Ernest Hemingway did more to influence the style of English prose than any other writer of his time. Publication of The Sun Also Rises and A Farewell to Arms immediately established him as one of the greatest literary lights of the 20th century. His classic novella The Old Man and the Sea won the Pulitzer Prize in 1953. Hemingway was awarded the Nobel Prize for Literature in 1954. He died in 1961.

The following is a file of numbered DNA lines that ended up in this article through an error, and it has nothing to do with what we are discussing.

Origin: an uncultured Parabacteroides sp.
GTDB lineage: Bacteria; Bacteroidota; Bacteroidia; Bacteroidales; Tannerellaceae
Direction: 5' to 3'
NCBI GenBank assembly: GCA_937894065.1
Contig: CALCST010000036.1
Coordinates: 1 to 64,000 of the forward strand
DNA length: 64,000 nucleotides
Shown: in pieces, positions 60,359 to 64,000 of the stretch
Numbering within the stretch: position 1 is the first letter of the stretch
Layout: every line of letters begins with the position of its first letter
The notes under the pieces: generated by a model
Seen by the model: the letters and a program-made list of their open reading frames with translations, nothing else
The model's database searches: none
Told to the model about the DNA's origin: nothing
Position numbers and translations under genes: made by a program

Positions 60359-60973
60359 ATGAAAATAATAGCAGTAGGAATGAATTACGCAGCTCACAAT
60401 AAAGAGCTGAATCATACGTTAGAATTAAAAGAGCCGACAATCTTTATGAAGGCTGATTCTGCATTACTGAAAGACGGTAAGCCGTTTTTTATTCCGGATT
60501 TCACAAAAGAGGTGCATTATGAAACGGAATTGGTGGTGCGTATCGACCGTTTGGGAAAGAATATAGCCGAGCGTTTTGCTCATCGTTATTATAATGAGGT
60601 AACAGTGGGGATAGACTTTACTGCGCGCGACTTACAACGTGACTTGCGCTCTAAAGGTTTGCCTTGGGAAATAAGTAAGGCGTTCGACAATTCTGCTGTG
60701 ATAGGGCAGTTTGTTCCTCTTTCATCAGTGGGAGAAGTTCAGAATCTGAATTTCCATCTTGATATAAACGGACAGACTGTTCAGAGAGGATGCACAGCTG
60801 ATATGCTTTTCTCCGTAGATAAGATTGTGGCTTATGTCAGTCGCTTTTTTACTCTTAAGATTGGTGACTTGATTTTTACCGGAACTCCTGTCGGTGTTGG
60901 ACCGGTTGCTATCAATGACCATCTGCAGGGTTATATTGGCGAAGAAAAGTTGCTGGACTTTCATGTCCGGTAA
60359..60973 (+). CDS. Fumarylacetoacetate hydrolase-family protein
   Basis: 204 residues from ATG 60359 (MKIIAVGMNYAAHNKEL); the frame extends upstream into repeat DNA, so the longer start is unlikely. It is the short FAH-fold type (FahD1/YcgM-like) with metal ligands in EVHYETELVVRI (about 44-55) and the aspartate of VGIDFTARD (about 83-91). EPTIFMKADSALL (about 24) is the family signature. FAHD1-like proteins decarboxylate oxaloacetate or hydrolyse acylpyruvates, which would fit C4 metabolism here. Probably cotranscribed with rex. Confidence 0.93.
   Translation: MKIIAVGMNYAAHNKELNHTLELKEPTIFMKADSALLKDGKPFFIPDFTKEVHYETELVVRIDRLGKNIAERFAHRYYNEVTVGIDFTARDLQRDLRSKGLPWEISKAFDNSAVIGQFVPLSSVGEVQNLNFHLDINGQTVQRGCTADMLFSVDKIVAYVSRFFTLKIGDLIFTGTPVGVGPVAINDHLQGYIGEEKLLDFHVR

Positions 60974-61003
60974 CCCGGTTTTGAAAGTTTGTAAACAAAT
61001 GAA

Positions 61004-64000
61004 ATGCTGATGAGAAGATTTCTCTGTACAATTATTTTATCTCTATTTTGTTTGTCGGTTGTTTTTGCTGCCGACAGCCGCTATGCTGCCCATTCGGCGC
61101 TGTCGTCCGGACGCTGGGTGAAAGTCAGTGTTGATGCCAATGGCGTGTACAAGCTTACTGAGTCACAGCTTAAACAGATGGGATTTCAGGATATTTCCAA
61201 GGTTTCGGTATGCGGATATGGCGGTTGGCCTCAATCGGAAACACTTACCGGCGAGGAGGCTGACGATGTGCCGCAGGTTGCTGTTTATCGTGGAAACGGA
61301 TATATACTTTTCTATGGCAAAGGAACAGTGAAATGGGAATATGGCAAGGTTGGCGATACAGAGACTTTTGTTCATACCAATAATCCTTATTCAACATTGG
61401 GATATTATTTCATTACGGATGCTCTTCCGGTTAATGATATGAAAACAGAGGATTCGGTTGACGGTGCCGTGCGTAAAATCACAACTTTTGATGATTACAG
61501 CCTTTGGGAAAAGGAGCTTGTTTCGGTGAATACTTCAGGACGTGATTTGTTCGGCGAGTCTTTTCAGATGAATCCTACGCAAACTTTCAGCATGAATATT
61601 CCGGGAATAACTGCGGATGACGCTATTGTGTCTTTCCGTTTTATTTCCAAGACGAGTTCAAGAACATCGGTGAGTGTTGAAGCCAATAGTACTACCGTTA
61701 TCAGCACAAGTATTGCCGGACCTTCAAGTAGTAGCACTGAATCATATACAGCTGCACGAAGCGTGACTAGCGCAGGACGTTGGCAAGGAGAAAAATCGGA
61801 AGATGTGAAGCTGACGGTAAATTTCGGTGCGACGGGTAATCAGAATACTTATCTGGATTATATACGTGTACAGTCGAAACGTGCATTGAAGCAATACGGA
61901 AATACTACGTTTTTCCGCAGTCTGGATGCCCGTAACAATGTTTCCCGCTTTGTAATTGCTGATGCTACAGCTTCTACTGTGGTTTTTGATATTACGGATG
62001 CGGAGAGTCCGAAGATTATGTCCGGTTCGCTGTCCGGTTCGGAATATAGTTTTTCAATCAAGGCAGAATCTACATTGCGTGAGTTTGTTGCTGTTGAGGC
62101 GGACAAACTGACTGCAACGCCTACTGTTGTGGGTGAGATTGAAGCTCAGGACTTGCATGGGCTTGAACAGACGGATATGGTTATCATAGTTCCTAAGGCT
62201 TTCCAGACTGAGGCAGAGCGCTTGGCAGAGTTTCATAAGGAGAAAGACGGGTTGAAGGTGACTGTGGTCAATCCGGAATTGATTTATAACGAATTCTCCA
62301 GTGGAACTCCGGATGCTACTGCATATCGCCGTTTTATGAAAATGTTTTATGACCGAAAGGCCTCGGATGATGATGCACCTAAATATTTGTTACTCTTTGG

"[Hemingway's wife, Pauline's] engaging, laconic observations offer yet another lens through which to witness Hemingway at large in the world, while also helping the reader gauge how much, or how little, Hemingway reshaped the reality of his experiences in order to express, to his own satisfaction, his fondness for the hunt, his affinity for the natural world, and his abiding love of 'the dark continent' itself....With its journal entries, an insightful foreword, and a moving introduction by Hemingway's sons, and some charming 'letters from Africa' that Hemingway published in Esquire...the reissue of this book is an opportunity, a reminder, to dive in again to a title we probably haven't thought about for years....Encountering the book again after all these years, it's hard not to marvel, page after page, at Hemingway's singular gift for pure, descriptive prose."--The Daily Beast